Storms rocked the ship. At one point, the Mayflower’s main beam began to crack. If it broke, they would all die. Providentially, they had the printing press. They fitted its giant screw under the beam, cranked it up, and kept the ship from breaking apart.

It seemed that God was protecting them. But the storms blew the Mayflower far off course northward, all the way to Cape Cod, which they reached on November 11, after sixty-six days at sea. Because of poor winds, dangerous shoals, and the oncoming winter, they decided to settle on the Cape. Since they were now outside English territory, both Separatists and Anglicans signed a document known as the Mayflower Compact, which laid the foundation for the new colony’s government.

The Mayflower Compact assured religious freedom. And God assured that this principle of freedom took root in the new land. When a landing party set out in a skiff to find a suitable settlement, a huge wave came out of nowhere. But instead of capsizing the boat, it deposited them gently on shore within sight of the ideal location: an abandoned native community that had plentiful water, a good harbor, cleared fields, a hill for defense, and buried corn and beans. They were saved from starvation! Even with this discovery, only half of the original passengers and crew survived that first harsh winter.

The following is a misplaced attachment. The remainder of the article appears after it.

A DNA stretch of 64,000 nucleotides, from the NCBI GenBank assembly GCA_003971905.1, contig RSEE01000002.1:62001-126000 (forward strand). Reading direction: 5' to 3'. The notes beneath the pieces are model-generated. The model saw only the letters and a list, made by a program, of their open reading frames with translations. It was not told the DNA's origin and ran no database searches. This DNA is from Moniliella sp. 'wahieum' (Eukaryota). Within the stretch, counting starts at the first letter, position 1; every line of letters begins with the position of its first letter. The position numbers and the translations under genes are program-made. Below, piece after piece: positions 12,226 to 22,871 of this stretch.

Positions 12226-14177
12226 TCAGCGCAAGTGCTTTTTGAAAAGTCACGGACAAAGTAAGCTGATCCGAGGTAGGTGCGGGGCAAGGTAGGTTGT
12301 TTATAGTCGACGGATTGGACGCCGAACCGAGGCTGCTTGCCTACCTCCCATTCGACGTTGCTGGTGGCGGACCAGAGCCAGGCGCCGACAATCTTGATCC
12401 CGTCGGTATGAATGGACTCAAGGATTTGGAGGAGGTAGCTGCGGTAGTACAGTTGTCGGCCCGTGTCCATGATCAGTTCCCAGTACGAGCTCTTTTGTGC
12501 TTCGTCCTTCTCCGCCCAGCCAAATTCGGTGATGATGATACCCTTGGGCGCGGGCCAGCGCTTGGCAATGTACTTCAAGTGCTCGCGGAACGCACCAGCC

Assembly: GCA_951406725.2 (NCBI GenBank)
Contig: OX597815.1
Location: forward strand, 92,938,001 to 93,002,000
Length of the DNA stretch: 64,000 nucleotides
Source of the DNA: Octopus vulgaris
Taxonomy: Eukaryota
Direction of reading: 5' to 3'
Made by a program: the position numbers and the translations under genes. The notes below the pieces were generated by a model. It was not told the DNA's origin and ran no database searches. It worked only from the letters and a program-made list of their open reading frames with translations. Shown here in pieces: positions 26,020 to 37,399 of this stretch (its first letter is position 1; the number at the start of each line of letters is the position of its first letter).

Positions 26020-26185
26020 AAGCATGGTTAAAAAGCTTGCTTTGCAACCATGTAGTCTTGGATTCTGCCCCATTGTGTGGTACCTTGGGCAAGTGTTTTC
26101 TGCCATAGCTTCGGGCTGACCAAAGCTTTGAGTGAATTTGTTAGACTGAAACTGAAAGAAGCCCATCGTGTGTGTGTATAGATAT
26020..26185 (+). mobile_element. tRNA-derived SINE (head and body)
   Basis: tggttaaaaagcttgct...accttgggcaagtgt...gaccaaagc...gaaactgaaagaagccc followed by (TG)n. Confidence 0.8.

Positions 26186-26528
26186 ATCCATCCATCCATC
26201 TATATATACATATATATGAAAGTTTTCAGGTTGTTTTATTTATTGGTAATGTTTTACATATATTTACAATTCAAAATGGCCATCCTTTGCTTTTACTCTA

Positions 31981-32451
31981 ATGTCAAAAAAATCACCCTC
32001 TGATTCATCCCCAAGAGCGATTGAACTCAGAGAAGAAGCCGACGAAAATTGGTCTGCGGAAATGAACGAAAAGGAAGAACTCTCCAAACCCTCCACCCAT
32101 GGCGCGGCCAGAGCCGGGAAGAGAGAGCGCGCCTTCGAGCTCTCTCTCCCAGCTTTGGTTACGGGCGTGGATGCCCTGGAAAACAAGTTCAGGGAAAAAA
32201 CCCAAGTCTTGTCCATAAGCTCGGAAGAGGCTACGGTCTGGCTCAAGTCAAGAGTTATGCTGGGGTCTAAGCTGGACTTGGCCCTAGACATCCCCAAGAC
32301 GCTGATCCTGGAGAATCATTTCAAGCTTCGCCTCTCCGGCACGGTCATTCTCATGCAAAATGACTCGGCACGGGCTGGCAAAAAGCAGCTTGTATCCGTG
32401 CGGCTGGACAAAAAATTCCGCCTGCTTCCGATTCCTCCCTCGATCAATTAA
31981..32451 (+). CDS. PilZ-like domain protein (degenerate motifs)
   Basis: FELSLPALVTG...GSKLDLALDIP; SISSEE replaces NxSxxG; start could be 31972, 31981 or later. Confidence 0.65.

Over the next four months, the Pilgrims saw Native Americans only at a distance. Finally, on March 16, 1621, an Abenaki named Samoset walked into their town. “Welcome, Englishmen!” he said. The Pilgrims were stunned. Samoset had learned English from Anglo fishermen and traders. Later, Samoset brought another Native American who spoke even better English: Squanto.

Squanto had been abducted in 1614 from his Patuxet tribe by the English slaver Thomas Hunt and sold in Spain. There, he became a Christian and was freed by monks to travel to England. He learned English and found employment on a ship headed to America. But when he arrived back home in 1619, he found that his entire tribe had been wiped out by a three-year-long plague.

Squanto missed the plague but arrived back in time to help his new tribe of Pilgrims. He interpreted for them, arranged peace treaties, and taught them how to fish, hunt, and plant corn. He stayed with them until he died just a year later. Without Squanto’s help, the Plymouth Colony likely would have perished.

To create a safe haven for religious freedom, God blew the Pilgrims 250 miles off course at just the right time so they would find two English-speaking Native Americans, one of whom was a fellow Christian! The Pilgrims rightly thanked God for Squanto. They had struggled hard for religious freedom, and God had moved heaven and earth to ensure they got it.1